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Journey to the Cross, Luke 22:47-71

Vulnerable Betrayal

Years ago (ok, decades) I saw a movie called "The Breakfast Club." In it, a group of diverse (cliques, not culture) high schoolers found themselves in a day-long detention together. Their conversations were poignant and sometimes painful. In one scene, the kids were starting to get to know each other, and were telling stories and goofing off together. One of the girls showed off a silly skill -- she placed a tube of lipstick in her cleavage and applied the lipstick without her hands. The boy with the hardest shell made fun of her despite the jovial mood of the room. It was a painful and awkward moment that I have considered for years -- why was it so incredibly mean? I concluded the reason it was more cruel than other things that had been said and done was that it was done in a moment when the girl had shown extreme vulnerability. To strike when a person is intentionally vulnerable is heinous.

As Jesus nears the cross, he has spent three full years showing ultimate vulnerability. He has taught from his heart. He has shown compassion for people that are difficult to love. He is literally giving his whole body, mind, and spirit to save people. It is in this most vulnerable experience two of Jesus' friends betray him. His vulnerability makes the isolation more painful, and we begin to see that, in his final moment of life, he will be utterly and completely alone.

Narrative Lectionary Text: Luke 22:47-71

While he was still speaking, suddenly a crowd came, and the one called Judas, one of the twelve, was leading them. He approached Jesus to kiss him; but Jesus said to him, “Judas, is it with a kiss that you are betraying the Son of Man?” When those who were around him saw what was coming, they asked, “Lord, should we strike with the sword?” Then one of them struck the slave of the high priest and cut off his right ear. But Jesus said, “No more of this!” And he touched his ear and healed him. Then Jesus said to the chief priests, the officers of the temple police, and the elders who had come for him, “Have you come out with swords and clubs as if I were a bandit? When I was with you day after day in the temple, you did not lay hands on me. But this is your hour, and the power of darkness!”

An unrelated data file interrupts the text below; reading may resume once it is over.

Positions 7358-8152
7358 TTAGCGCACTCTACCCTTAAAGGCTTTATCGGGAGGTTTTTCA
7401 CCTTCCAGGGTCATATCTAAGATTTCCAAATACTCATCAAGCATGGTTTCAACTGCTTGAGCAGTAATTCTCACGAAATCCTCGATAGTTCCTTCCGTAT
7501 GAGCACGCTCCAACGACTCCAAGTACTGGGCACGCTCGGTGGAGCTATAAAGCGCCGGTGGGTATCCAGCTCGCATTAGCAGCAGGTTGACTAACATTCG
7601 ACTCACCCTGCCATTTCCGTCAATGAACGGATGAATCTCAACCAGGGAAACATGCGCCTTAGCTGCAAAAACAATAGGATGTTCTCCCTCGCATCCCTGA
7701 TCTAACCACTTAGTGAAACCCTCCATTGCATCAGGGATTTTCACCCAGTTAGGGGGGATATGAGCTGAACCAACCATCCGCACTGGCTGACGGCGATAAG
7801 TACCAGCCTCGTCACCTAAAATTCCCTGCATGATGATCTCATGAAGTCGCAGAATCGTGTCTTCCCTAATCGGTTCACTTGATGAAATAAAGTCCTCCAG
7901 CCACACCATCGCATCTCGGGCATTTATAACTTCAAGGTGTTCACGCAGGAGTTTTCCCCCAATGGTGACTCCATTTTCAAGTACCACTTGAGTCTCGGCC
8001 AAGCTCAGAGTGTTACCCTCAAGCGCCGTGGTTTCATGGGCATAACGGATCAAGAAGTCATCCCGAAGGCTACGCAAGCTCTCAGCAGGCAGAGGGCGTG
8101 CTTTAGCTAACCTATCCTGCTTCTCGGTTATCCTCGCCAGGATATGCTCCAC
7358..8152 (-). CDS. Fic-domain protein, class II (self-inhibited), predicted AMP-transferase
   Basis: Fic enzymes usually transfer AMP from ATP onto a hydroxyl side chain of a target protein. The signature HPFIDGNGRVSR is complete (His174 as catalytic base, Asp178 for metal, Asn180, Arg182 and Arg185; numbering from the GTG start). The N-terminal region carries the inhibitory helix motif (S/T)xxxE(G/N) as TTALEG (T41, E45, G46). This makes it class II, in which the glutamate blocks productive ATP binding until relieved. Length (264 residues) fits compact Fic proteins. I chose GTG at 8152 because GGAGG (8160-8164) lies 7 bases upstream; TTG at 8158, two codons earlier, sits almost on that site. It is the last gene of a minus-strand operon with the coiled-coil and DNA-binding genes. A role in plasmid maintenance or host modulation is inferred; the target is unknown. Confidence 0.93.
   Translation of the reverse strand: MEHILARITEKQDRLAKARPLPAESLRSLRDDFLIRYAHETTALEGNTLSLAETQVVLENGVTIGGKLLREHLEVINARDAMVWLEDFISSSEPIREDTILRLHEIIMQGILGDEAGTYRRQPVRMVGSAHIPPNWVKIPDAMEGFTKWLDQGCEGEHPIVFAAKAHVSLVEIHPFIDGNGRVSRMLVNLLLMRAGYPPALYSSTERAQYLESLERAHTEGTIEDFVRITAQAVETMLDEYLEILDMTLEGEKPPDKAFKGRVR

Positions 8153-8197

Then they seized him and led him away, bringing him into the high priest’s house. But Peter was following at a distance. When they had kindled a fire in the middle of the courtyard and sat down together, Peter sat among them. Then a servant-girl, seeing him in the firelight, stared at him and said, “This man also was with him.” But he denied it, saying, “Woman, I do not know him.” A little later someone else, on seeing him, said, “You also are one of them.” But Peter said, “Man, I am not!” Then about an hour later still another kept insisting, “Surely this man also was with him; for he is a Galilean.” But Peter said, “Man, I do not know what you are talking about!” At that moment, while he was still speaking, the cock crowed. The Lord turned and looked at Peter. Then Peter remembered the word of the Lord, how he had said to him, “Before the cock crows today, you will deny me three times.” And he went out and wept bitterly.

Now the men who were holding Jesus began to mock him and beat him; they also blindfolded him and kept asking him, “Prophesy! Who is it that struck you?” They kept heaping many other insults on him. When day came, the assembly of the elders of the people, both chief priests and scribes, gathered together, and they brought him to their council. They said, “If you are the Messiah, tell us.” He replied, “If I tell you, you will not believe; and if I question you, you will not answer. But from now on the Son of Man will be seated at the right hand of the power of God.” All of them asked, “Are you, then, the Son of God?” He said to them, “You say that I am.” Then they said, “What further testimony do we need? We have heard it ourselves from his own lips!”